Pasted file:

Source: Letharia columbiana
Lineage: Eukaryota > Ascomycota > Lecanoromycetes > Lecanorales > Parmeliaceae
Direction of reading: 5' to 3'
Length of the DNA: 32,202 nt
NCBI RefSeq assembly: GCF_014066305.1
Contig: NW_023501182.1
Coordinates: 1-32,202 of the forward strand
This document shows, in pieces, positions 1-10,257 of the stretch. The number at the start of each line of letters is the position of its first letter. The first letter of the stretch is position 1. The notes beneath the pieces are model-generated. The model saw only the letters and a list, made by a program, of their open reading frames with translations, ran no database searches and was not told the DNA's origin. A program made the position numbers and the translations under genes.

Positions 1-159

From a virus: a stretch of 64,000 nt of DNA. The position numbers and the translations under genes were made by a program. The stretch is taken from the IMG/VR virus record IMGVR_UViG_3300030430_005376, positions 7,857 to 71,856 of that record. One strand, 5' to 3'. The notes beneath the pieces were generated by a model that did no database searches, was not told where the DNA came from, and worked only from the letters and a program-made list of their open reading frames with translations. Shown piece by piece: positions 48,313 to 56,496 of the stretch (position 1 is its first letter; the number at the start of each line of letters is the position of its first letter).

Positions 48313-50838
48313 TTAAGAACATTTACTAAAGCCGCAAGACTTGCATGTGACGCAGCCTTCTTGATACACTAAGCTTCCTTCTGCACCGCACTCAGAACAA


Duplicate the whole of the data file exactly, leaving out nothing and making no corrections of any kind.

Source: Letharia columbiana
Lineage: Eukaryota > Ascomycota > Lecanoromycetes > Lecanorales > Parmeliaceae
Direction of reading: 5' to 3'
Length of the DNA: 32,202 nt
NCBI RefSeq assembly: GCF_014066305.1
Contig: NW_023501182.1
Coordinates: 1-32,202 of the forward strand
This document shows, in pieces, positions 1-10,257 of the stretch. The number at the start of each line of letters is the position of its first letter. The first letter of the stretch is position 1. The notes beneath the pieces are model-generated. The model saw only the letters and a list, made by a program, of their open reading frames with translations, ran no database searches and was not told the DNA's origin. A program made the position numbers and the translations under genes.

Positions 1-159

From a virus: a stretch of 64,000 nt of DNA. The position numbers and the translations under genes were made by a program. The stretch is taken from the IMG/VR virus record IMGVR_UViG_3300030430_005376, positions 7,857 to 71,856 of that record. One strand, 5' to 3'. The notes beneath the pieces were generated by a model that did no database searches, was not told where the DNA came from, and worked only from the letters and a program-made list of their open reading frames with translations. Shown piece by piece: positions 48,313 to 56,496 of the stretch (position 1 is its first letter; the number at the start of each line of letters is the position of its first letter).

Positions 48313-50838
48313 TTAAGAACATTTACTAAAGCCGCAAGACTTGCATGTGACGCAGCCTTCTTGATACACTAAGCTTCCTTCTGCACCGCACTCAGAACAA